In the FAO’s The State of the World’s Forest report in partnership with United Nations Environment Programme (UNEP), it mentioned that the “Food and Agriculture Organisation of the United Nations has developed a module to assist countries in identifying areas that are potentially suitable for restoration. Use of the module will also be piloted in Kenya and Uganda, as well as Cambodia, Myanmar and the respective government institutions in 2020–2021”. The report assessed global forest resources with the aid of satellite images.
Forests cover about 30 per cent of the world’s land area and are reducing at an alarming rate. Between 1990 and 2016, the world lost 502,000 square miles (1.3 million square kilometres) of forest, according to the World Bank — an area larger than South Africa.
Thus, the FAO project is one of the several reforestation programmes focused on helping the world recover its lost forests. While appraising the tech-assisted plan, the FAO said that “In the cases where the damage has already been done, forest landscape restoration can begin to reverse the losses,” adding, “Already Kenya is on track to plant two billion trees by 2022.”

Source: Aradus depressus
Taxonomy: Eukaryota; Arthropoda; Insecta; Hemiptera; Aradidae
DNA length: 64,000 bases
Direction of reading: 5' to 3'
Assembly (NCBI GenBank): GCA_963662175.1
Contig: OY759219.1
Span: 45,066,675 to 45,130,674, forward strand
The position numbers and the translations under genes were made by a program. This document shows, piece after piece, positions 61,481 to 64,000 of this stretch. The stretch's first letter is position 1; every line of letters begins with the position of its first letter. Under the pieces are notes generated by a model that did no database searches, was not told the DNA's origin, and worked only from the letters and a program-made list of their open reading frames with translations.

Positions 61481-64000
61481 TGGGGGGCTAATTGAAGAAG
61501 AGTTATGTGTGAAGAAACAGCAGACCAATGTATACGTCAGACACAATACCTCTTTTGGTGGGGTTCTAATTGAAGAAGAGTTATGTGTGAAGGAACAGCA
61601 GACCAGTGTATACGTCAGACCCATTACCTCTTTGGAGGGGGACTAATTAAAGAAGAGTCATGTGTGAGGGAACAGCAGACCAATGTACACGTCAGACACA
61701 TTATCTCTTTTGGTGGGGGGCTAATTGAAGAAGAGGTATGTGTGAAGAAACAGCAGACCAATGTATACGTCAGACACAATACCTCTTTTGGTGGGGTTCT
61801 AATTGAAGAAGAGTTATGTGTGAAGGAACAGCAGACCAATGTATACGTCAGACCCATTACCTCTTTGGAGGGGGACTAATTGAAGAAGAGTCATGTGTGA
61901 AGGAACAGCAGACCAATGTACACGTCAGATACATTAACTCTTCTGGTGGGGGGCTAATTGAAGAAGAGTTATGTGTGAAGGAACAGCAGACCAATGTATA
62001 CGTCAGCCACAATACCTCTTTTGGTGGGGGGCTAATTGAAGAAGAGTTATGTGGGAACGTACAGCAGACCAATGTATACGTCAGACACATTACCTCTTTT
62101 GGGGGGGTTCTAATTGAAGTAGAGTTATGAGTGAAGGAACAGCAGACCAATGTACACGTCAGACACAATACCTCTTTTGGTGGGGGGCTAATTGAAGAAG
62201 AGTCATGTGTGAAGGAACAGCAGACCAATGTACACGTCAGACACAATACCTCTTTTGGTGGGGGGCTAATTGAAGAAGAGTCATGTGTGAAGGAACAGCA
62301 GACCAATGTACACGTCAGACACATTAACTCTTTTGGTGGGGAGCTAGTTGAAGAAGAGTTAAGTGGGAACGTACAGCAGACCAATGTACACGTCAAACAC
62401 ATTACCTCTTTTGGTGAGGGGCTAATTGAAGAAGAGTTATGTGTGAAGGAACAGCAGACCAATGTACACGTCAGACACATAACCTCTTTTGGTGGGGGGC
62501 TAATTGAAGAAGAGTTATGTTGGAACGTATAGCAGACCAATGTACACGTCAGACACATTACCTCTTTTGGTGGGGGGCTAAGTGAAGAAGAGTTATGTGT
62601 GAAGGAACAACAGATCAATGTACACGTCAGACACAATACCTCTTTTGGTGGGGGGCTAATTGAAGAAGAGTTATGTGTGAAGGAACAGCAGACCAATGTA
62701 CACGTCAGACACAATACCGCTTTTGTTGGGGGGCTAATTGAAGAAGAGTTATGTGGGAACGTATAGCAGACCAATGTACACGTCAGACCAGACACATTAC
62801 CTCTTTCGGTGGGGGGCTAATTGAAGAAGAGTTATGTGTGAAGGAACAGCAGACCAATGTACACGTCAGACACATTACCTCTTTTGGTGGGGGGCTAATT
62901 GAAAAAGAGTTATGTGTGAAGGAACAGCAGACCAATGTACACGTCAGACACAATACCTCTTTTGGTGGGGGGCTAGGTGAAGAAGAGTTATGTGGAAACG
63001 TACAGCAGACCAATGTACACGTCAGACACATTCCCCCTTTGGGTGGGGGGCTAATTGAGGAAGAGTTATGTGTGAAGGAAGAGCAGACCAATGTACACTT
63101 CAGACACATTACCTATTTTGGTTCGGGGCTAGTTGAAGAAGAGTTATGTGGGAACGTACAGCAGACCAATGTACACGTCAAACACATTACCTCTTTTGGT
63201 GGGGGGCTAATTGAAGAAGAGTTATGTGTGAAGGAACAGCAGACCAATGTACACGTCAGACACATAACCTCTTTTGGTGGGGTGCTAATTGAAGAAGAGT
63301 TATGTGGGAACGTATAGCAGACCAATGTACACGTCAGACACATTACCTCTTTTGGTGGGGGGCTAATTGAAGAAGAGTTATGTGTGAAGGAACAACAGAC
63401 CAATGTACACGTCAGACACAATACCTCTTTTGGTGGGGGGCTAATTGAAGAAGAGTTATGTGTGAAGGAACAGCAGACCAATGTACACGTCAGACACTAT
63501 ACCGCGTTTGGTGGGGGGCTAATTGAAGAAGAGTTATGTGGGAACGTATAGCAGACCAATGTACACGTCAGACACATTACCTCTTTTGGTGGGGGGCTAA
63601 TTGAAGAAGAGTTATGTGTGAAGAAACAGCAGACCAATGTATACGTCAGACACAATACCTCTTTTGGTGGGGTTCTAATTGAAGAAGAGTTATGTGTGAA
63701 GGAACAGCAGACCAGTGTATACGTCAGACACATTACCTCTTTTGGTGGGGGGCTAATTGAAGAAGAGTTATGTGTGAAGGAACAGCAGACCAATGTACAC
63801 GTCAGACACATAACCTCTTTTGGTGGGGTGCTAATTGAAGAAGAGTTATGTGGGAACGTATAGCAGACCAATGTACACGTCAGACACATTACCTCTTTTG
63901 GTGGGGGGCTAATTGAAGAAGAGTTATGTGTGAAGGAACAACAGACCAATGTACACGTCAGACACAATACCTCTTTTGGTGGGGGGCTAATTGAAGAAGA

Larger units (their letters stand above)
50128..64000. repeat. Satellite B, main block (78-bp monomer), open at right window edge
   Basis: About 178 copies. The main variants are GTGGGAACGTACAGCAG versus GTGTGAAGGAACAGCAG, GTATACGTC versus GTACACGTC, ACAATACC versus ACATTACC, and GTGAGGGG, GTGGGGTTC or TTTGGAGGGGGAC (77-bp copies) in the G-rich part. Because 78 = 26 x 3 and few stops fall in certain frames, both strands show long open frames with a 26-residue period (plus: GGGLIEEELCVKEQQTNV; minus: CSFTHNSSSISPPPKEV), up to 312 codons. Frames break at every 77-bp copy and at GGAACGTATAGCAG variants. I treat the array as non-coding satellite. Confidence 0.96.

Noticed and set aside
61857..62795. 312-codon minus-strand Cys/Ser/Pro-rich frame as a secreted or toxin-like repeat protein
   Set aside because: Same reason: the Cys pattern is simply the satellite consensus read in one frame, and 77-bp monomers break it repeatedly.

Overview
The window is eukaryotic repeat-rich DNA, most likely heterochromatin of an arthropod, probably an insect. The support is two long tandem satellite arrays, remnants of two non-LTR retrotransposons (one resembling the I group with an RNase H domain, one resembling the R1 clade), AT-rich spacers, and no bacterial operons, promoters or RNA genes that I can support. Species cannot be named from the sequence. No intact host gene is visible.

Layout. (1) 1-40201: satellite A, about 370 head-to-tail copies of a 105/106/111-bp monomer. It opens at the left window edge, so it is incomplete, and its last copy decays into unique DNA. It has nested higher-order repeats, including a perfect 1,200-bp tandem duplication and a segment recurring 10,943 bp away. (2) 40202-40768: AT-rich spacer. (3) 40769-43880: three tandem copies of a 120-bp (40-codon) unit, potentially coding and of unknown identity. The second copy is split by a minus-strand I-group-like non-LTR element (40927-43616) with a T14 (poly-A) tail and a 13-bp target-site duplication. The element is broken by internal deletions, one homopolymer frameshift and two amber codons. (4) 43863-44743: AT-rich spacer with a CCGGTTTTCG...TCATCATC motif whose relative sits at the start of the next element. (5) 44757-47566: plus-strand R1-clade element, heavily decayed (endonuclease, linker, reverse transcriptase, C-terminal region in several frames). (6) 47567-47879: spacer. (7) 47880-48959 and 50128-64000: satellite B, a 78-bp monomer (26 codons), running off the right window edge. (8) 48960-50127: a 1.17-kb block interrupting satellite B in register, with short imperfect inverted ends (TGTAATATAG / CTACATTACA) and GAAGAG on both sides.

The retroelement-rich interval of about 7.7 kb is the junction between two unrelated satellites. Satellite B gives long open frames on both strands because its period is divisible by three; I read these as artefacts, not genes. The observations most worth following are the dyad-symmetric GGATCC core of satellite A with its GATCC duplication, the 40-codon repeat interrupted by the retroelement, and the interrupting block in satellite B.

The FAO Director-General, Qu Dongyu, lamented on the causes of deforestation around the world, claiming that “agricultural expansion continues to be one of the main drivers of deforestation, while the resilience of human food systems and their capacity to adapt to future change depends on that very biodiversity”.
The project will not only be of ecological benefits to the countries participating in it but will be an advantage to all of earth’s ecology and biodiversity. Dongyu added that “to turn the tide on deforestation and biodiversity loss, we urgently need to see these solutions being scaled up as well as instil transformational change in the way we produce and consume food. We also need to conserve and manage forests and trees within an integrated landscape approach and reverse the damage done through forest restoration efforts. ”